If only I’d known this show may contain nuts. Mike Daisey’s monologue, The Agony and the Ecstasy of Steve Jobs, a powerful exposé about labour abuses at the Apple factory in China, turns out to contain falsehoods.
Daisey did what he claims no journalist had done: he went into the Foxconn factory under cover as a businessman and emerged with a shocking eyewitness account of suicide nets, gun-toting security guards and under-age child labour spilling out into the streets. Forbes reports:
To cite just one example: child labor. The abuses of many foreign factories, including Apple’s, have been extensively documented by journalists and NGOs, and employing children is the among the most explosive and damaging. The New York Times has reported that Apple itself had cited Foxconn for hiring 15-year-olds. But the Times reporters evidently found none of them, nor is it clear how extensive a problem it is. Schmitz, who has also reported extensively on this topic, says “these things are rare,” and Apple claims it’s been addressed. Yet Daisy claimed the problem was literally overflowing into the street: “I’m telling you that in my first two hours at my first day at that gate I met workers who were 14 years old…13 years old…12 …Do you really think Apple doesn’t know?”
Ira Glass, presenter of This American Life, the Chicago Public Radio programme that first aired Daisey’s show and propelled the performer to stardom and hero status, has fessed-up to failing to fact-check, falling for the writer’s claim that he didn’t have his Chinese interpreter’s mobile number. They are now pulling the original programme and broadcasting one this weekend that investigates where it went wrong.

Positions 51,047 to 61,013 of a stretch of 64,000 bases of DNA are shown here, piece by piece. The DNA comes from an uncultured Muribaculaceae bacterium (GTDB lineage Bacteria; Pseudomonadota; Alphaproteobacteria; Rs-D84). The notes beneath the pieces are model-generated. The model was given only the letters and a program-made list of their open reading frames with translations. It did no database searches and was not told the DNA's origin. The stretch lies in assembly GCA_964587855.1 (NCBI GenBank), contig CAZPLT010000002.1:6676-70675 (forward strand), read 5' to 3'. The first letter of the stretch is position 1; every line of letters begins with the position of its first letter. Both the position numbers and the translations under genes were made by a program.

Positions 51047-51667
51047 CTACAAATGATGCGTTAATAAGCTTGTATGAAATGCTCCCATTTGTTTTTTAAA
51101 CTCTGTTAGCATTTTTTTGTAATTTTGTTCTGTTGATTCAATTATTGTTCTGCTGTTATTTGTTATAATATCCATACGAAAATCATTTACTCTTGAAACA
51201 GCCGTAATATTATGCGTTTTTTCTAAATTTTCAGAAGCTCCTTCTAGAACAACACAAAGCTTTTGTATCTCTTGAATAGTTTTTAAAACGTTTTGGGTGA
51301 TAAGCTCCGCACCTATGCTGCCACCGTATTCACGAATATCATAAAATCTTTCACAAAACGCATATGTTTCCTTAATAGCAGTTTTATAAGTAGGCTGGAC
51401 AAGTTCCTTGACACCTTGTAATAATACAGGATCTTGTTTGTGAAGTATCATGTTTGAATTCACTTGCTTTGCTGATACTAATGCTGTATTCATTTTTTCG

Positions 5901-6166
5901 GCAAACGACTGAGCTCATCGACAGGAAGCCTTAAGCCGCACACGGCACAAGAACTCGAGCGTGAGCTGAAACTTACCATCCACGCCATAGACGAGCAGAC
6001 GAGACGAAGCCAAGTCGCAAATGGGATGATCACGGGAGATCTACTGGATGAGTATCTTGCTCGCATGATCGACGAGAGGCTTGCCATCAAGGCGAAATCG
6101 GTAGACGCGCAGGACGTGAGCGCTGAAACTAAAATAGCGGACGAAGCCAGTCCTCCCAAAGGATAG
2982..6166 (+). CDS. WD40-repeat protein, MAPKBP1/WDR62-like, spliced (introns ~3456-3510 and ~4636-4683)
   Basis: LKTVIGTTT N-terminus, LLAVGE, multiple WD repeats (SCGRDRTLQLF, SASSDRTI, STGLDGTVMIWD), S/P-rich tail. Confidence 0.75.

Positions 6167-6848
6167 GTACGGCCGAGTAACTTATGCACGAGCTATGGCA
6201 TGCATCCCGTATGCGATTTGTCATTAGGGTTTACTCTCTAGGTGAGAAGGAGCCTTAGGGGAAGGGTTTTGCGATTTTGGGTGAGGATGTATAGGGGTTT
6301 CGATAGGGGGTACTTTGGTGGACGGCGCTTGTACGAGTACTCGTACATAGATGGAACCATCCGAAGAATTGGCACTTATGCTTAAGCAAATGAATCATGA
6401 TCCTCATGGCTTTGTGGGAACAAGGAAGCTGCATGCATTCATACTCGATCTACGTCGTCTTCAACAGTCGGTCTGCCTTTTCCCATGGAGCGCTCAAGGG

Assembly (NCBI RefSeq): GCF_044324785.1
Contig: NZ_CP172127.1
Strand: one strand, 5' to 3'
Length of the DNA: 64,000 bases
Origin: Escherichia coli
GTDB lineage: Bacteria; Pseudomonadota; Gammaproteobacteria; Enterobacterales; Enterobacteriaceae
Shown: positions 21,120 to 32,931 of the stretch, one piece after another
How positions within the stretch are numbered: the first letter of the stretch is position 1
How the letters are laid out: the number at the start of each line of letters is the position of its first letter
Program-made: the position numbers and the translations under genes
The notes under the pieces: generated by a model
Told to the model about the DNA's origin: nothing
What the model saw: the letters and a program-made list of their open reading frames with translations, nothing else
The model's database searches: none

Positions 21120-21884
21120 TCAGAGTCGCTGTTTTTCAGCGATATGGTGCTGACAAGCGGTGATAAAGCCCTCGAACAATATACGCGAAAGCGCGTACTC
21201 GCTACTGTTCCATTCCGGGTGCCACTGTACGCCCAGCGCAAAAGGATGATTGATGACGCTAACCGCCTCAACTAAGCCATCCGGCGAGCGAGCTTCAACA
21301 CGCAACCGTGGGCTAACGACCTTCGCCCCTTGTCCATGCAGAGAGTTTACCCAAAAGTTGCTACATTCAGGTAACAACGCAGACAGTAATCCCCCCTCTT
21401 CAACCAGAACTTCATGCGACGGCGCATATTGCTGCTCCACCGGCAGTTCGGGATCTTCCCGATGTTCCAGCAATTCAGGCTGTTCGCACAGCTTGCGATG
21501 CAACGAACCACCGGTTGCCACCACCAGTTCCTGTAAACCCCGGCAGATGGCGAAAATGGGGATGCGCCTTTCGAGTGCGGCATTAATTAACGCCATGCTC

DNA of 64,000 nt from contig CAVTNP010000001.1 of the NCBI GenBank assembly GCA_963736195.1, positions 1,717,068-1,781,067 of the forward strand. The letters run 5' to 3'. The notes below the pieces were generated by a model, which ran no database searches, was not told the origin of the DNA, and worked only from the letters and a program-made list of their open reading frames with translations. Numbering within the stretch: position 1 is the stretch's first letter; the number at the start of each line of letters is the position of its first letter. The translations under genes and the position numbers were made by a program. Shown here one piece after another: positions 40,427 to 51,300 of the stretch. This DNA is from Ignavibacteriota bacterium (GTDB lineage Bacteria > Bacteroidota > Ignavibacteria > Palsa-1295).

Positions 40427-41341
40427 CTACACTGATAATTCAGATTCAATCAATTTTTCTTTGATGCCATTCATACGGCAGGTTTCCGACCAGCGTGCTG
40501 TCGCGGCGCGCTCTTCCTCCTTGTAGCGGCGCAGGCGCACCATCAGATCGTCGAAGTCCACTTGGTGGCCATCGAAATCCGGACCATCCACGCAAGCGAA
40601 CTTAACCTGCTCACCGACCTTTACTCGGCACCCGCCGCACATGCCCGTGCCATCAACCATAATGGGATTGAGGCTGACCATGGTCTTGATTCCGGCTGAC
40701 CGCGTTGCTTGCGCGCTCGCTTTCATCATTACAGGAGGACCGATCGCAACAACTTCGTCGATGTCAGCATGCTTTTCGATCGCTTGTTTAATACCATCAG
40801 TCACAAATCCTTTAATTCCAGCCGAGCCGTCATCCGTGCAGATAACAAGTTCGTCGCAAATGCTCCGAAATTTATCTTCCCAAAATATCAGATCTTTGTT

Daisey is unrepentant. Yes, it is true that you can tell a bigger truth by juggling the facts, especially in fiction where dramatic license is a stock-in-trade. You can use a distorting mirror to pull into view aspects that an audience might have otherwise missed, as long as the audience is in on the game. However, pure invention of facts that you know will be taken at face value, that you have not signalled as being tampered with, makes you more than a “fabulist” as some are politely labelling him: it wrecks the very case you are making. Daisey says:
I stand by my work. My show is a theatrical piece whose goal is to create a human connection between our gorgeous devices and the brutal circumstances from which they emerge. It uses a combination of fact, memoir, and dramatic license to tell its story, and I believe it does so with integrity. What I do is not journalism [italics mine]. The tools of the theater are not the same as the tools of journalism. For this reason, I regret that I allowed THIS AMERICAN LIFE to air an excerpt from my monologue. THIS AMERICAN LIFE is essentially a journalistic – not a theatrical – enterprise, and as such it operates under a different set of rules and expectations. But this is my only regret.
There are real problems in China regarding harsh labour conditions and a polarisation of rich and poor. Outflanked by unofficial strikes and protests, the approved trade unions are having to negotiate towards a better life for their workers, and there is a growing movement for the establishment of independent trade unions, but this sensationalising does not help. It adds to the weight of dehumanisation of the Chinese. Sadly, there is such a feeding-frenzy around demonising China and the Chinese that such exaggerations are assumed to be literal truth. Any carpet-bagging opportunist can thereby pluck what they like from the collective fantasy being constructed and build a career on it.
Daisey is a mesmerising performer who had a long and successful career stretching out in front of him. His reputation is now in tatters and the bigger truth has not been served.
Anna’s food blog here: